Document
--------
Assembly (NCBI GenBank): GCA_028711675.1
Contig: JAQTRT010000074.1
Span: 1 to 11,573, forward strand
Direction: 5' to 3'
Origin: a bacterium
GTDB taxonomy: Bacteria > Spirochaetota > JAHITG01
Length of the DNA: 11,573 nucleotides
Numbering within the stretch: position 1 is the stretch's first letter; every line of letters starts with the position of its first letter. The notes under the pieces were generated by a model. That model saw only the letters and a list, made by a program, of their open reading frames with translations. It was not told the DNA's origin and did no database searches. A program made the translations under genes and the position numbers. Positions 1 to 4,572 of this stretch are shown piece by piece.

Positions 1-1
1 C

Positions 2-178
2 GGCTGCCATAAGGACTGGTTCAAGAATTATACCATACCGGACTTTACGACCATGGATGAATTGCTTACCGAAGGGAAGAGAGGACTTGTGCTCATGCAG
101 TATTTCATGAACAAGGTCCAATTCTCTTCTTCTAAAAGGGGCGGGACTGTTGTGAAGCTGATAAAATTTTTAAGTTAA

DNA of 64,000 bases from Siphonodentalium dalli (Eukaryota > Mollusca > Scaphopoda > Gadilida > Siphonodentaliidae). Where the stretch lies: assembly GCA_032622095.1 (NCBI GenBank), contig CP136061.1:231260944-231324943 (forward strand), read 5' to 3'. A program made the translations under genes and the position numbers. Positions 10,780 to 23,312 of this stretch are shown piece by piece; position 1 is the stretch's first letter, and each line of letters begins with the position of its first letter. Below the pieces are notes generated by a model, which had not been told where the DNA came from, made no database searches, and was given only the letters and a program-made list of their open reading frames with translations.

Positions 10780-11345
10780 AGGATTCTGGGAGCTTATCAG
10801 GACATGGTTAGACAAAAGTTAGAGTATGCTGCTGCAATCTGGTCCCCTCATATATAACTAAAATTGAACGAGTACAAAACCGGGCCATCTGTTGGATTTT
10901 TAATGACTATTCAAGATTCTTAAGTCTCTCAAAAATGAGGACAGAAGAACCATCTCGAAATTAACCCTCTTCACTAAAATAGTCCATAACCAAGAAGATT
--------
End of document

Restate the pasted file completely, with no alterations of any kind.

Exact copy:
Assembly (NCBI GenBank): GCA_028711675.1
Contig: JAQTRT010000074.1
Span: 1 to 11,573, forward strand
Direction: 5' to 3'
Origin: a bacterium
GTDB taxonomy: Bacteria > Spirochaetota > JAHITG01
Length of the DNA: 11,573 nucleotides
Numbering within the stretch: position 1 is the stretch's first letter; every line of letters starts with the position of its first letter. The notes under the pieces were generated by a model. That model saw only the letters and a list, made by a program, of their open reading frames with translations. It was not told the DNA's origin and did no database searches. A program made the translations under genes and the position numbers. Positions 1 to 4,572 of this stretch are shown piece by piece.

Positions 1-1
1 C

Positions 2-178
2 GGCTGCCATAAGGACTGGTTCAAGAATTATACCATACCGGACTTTACGACCATGGATGAATTGCTTACCGAAGGGAAGAGAGGACTTGTGCTCATGCAG
101 TATTTCATGAACAAGGTCCAATTCTCTTCTTCTAAAAGGGGCGGGACTGTTGTGAAGCTGATAAAATTTTTAAGTTAA

DNA of 64,000 bases from Siphonodentalium dalli (Eukaryota > Mollusca > Scaphopoda > Gadilida > Siphonodentaliidae). Where the stretch lies: assembly GCA_032622095.1 (NCBI GenBank), contig CP136061.1:231260944-231324943 (forward strand), read 5' to 3'. A program made the translations under genes and the position numbers. Positions 10,780 to 23,312 of this stretch are shown piece by piece; position 1 is the stretch's first letter, and each line of letters begins with the position of its first letter. Below the pieces are notes generated by a model, which had not been told where the DNA came from, made no database searches, and was given only the letters and a program-made list of their open reading frames with translations.

Positions 10780-11345
10780 AGGATTCTGGGAGCTTATCAG
10801 GACATGGTTAGACAAAAGTTAGAGTATGCTGCTGCAATCTGGTCCCCTCATATATAACTAAAATTGAACGAGTACAAAACCGGGCCATCTGTTGGATTTT
10901 TAATGACTATTCAAGATTCTTAAGTCTCTCAAAAATGAGGACAGAAGAACCATCTCGAAATTAACCCTCTTCACTAAAATAGTCCATAACCAAGAAGATT